So Project Glass might not live up to the rather lofty expectations set by the preview video. But there's no denying that it's an awesome idea, and even if it flops like a one-winged seagull every geek who's ever seen The Terminator wants to try it out. In addition to patents for the basic concept, Google has added some interesting control ideas, spotted by Patentbolt. The basic idea is that visible patterns or objects on a users' hands could be used to access the user interface in the heads-up display.
Google's patents describe rings, fingernails or "invisible tattoos" (infrared) that are keyed into the Project Glass system. The glasses then use the built-in camera to "watch" for commands based upon pre-defined movements, not unlike Microsoft's Kinect. More complex movements with multiple markers (like a ring on each finger) could be used for more complex commands. There's no connection between Project Glass and the objects in question - they're simply used as points of reference, kind of like the base image in an augmented reality app.
The applications for this idea seem pretty straightforward, but there's definitely some fun to be had. Say you made an augmented reality game based on Spider-Man's web-slinging ability. The command to launch the game would obviously be placing your middle and ring fingers on your palm while the rest are outstretched. You could launch the dialer app with the good old-fashioned Inspector Gadget cell phone pose, or start recording video with the director's universal sign for a letterbox frame.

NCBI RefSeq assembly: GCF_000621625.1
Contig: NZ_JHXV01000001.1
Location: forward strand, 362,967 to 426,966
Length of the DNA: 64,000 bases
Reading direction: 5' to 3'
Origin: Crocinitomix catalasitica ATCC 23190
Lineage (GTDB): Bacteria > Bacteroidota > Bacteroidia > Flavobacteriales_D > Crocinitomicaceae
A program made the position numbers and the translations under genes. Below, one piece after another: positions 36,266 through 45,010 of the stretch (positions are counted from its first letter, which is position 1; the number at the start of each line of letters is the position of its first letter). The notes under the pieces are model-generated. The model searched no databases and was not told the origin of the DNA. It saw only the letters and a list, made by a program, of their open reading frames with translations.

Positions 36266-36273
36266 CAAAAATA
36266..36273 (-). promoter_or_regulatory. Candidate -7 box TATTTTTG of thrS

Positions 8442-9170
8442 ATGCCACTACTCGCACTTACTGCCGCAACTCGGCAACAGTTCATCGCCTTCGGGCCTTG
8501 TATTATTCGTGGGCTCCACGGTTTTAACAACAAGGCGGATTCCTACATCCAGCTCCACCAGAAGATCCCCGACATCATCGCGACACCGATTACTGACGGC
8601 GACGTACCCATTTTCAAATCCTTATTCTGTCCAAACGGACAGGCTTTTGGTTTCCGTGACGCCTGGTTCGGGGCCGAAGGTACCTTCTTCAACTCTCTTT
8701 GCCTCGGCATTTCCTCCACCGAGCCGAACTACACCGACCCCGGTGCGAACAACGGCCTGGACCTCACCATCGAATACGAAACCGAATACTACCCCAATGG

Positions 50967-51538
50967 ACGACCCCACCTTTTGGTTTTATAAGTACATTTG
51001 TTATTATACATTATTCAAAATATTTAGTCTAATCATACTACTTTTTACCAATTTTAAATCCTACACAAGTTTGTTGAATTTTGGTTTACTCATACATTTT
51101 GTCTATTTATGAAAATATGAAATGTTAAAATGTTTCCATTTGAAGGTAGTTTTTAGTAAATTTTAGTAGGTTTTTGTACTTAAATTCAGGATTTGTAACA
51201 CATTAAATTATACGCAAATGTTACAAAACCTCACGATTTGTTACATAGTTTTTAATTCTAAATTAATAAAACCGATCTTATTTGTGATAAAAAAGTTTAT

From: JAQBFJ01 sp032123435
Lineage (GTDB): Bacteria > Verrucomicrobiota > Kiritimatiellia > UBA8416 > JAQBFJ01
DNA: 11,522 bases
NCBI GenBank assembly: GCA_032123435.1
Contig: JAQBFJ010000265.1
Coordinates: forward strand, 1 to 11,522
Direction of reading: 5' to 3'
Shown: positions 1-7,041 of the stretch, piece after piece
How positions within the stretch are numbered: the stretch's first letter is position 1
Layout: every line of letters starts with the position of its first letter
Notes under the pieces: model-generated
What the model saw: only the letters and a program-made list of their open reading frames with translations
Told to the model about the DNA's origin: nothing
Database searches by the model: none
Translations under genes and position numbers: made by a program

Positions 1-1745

Of course all this is just conceptual at the moment, and we've seen no indication that Google intends to add this functionality to glass. As of now all the controls are based on voice and head motion. Even if Google does use them, current motion tracking technology has actually progressed beyond the need for physical markers. Even so, I'd like to see something like this eventually, whether it comes from Google or someone else. I want to be able to abruptly hang up on somebody by using a certain universal hand gesture.